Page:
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Indicators

This is a supplemental indicator. Unlike core indicators, which, for the most part, are updated yearly, supplemental indicators may only be updated periodically.

Characteristics of School Principals
(Last Updated: November 2015)

Between 1993–94 and 2011–12, the percentage of public school principals who were female increased from 35 to 52 percent. During this same period, the percentage of public school principals with 20 or more years of experience as a principal decreased from 11 to 5 percent.

During the 2011–12 school year, elementary, secondary, and combined schools in the United States employed 115,500 principals. The change in the number of public schools between 2007–08 (98,900) and 2011–12 (98,300) was less than 1 percent; there was no measurable change in the number of public school principals between those years. The number of private schools also was lower in 2011–12 than in 2007–08 (26,200 vs. 28,200), and there was a correspondingly lower number of private school principals in 2011–12 than in 2007–08 (25,700 vs. 28,000).

Public schools in 2011–12 had a larger average number of students (520 students) than did private schools (171 students). This enrollment size difference may affect the nature of the duties for public and private school principals. For example, in 2011–12, a higher percentage of private school principals than of public school principals were currently teaching in addition to serving as principal (36 vs. 4 percent). Of the 75,800 elementary school principals that year, 81 percent were at public and 19 percent were at private schools. At the secondary level there were 23,100 principals—89 percent at public and 11 percent at private schools.


Figure 1. Percentage of female public and private school principals: Selected years, 1993–94 through 2011–12

Figure 1. Percentage of female public and private school principals: Selected years, 1993–94 through 2011–12


NOTE: Data are based on a head count of full-time and part-time principals rather than on the number of full-time-equivalent principals.
SOURCE: U.S. Department of Education, National Center for Education Statistics, Schools and Staffing Survey (SASS), "Public School Principal Data File" and "Private School Principal Data File," 1993–94, 2003–04, 2007–08, and 2011–12. See Digest of Education Statistics 2014, table 212.08.


The percentage of public school principals who were female increased between 1993–94 and 2011–12, although the majority of this increase occurred between 1993–94 and 2003–04. The percentage of female principals in 2011–12 (52 percent) was higher than the percentage in 2003–04 (48 percent) and higher than the percentage in 1993–94 (35 percent). However, there was no measurable difference between the 2007–08 and the 2011–12 percentages of female public school principals. In contrast to the increase in female public school principals between 1993–94 and 2011–12, there was no measurable change in the percentages of female private school principals between 1993–94 and 2011–12.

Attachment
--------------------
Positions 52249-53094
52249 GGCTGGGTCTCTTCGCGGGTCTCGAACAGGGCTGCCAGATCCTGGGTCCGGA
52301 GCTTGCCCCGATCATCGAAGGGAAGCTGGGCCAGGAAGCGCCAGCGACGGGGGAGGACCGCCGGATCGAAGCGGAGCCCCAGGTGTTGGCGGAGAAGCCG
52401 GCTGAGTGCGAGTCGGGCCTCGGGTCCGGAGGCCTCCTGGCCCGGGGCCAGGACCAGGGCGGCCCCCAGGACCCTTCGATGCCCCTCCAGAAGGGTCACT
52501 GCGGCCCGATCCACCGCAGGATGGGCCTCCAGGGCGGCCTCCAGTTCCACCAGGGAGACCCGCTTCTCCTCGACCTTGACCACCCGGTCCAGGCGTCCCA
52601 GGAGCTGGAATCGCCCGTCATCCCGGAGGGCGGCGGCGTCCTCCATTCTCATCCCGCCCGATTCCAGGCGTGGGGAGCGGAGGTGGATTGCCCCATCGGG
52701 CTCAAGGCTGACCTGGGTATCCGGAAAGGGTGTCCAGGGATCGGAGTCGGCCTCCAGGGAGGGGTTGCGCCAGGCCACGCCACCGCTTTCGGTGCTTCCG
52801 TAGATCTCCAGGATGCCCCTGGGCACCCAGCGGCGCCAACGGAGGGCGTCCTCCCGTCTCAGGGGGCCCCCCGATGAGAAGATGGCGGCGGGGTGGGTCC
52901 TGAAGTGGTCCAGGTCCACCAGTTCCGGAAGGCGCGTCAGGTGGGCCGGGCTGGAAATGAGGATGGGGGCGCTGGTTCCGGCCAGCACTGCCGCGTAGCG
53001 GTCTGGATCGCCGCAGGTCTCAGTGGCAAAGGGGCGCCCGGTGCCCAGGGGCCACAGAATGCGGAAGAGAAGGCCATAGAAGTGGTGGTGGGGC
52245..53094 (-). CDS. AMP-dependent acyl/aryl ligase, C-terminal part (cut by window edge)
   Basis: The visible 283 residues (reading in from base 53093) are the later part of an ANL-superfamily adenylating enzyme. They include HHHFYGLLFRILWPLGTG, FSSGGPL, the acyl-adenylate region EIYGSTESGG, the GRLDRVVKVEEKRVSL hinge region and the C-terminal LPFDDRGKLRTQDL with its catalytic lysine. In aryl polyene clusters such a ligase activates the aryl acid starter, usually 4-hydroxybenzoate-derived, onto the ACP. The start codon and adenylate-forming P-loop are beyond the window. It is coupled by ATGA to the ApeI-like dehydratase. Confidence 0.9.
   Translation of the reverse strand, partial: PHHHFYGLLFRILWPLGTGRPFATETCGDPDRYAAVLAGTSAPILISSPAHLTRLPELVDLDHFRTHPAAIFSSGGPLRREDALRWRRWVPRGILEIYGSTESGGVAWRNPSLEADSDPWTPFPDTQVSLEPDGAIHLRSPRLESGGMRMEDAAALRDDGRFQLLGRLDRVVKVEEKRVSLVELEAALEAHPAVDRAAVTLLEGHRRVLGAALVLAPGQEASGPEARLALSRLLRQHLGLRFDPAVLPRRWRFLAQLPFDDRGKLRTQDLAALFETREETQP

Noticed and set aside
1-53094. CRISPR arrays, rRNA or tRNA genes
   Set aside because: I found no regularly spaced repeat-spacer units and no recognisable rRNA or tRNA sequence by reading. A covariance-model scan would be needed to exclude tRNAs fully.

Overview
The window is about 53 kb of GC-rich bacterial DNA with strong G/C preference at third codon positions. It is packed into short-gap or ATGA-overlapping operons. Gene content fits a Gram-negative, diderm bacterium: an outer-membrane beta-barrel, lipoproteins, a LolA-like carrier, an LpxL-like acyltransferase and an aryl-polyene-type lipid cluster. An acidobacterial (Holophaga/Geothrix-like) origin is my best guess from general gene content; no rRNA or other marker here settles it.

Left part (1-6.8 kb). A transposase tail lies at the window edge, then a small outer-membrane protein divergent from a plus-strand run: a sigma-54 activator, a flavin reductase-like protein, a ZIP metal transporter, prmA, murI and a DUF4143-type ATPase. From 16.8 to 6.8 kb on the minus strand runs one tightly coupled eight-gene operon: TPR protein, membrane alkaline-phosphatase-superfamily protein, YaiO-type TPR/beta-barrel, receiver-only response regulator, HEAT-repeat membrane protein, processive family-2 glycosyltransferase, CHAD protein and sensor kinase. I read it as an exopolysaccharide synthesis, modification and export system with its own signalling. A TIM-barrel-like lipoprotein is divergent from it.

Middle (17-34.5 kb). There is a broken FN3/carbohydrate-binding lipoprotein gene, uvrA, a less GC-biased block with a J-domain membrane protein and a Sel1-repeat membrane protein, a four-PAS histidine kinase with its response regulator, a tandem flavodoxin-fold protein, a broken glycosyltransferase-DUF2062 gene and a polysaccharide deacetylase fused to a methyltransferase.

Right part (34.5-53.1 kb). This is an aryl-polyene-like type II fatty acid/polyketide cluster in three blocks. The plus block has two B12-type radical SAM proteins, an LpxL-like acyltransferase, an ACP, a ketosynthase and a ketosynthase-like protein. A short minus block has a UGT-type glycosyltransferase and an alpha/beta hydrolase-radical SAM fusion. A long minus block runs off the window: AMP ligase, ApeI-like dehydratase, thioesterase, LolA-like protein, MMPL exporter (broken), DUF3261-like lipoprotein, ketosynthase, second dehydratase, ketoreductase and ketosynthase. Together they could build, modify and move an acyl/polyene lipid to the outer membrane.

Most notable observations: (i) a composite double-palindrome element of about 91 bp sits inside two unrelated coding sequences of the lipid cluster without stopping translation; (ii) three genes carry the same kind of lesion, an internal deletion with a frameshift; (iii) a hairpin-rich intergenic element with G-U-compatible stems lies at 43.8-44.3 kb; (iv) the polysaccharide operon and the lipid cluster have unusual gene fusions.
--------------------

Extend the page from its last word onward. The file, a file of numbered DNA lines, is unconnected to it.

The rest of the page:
Figure 2. Percentage distribution of public and private school principals, by years of experience as a principal: Selected years, 1993–94 through 2011–12

Figure 2. Percentage distribution of public and private school principals, by years of experience as a principal: Selected years, 1993–94 through 2011–12


NOTE: Data are based on a head count of full-time and part-time principals rather than on the number of full-time-equivalent principals.
SOURCE: U.S. Department of Education, National Center for Education Statistics, Schools and Staffing Survey (SASS), "Public School Principal Data File" and "Private School Principal Data File," 1993–94, 2003–04, 2007–08, and 2011–12. See Digest of Education Statistics 2014, table 212.08.


Experience levels of public and private school principals have changed over time. Between 1993–94 and 2011–12, the percentage of public school principals with 20 or more years of experience as a principal decreased from 11 to 5 percent. Over the same time period, the percentage of private school principals with 20 or more years of experience as a principal increased from 11 to 19 percent. The percentage of public school principals with 3 or fewer years of experience as a principal was higher in 2011–12 than in 1993–94 (33 vs. 31 percent). Conversely, the percentage of private school principals with 3 or fewer years of experience as a principal was lower in 2011–12 than in 1993–94 (28 vs. 33 percent).

In general, private school principals had more years of experience as a principal than public school principals. In 2011–12, a higher percentage of public school principals than of private school principals had 3 or fewer years of experience (33 vs. 28 percent) or 4 to 9 years of experience (40 vs. 26 percent) as a principal. On the other hand, a lower percentage of public school principals than of private school principals had 10 to 19 years of experience (22 vs. 27 percent) or 20 or more years of experience (5 vs. 19 percent) as a principal in 2011–12. Previous teaching experience also differed between public and private school principals in 2011–12. For example, a lower percentage of public school principals than private school principals had 3 or fewer years of teaching experience (4 vs. 26 percent).


Figure 3. Percentage distribution of public and private school principals, by educational attainment: 2011–12

Figure 3. Percentage distribution of public and private school principals, by educational attainment: 2011–12


NOTE: Data are based on a head count of full-time and part-time principals rather than on the number of full-time-equivalent principals. Education specialist degrees or certificates are generally awarded for 1 year's work beyond the master's level. Includes certificate of advanced graduate studies.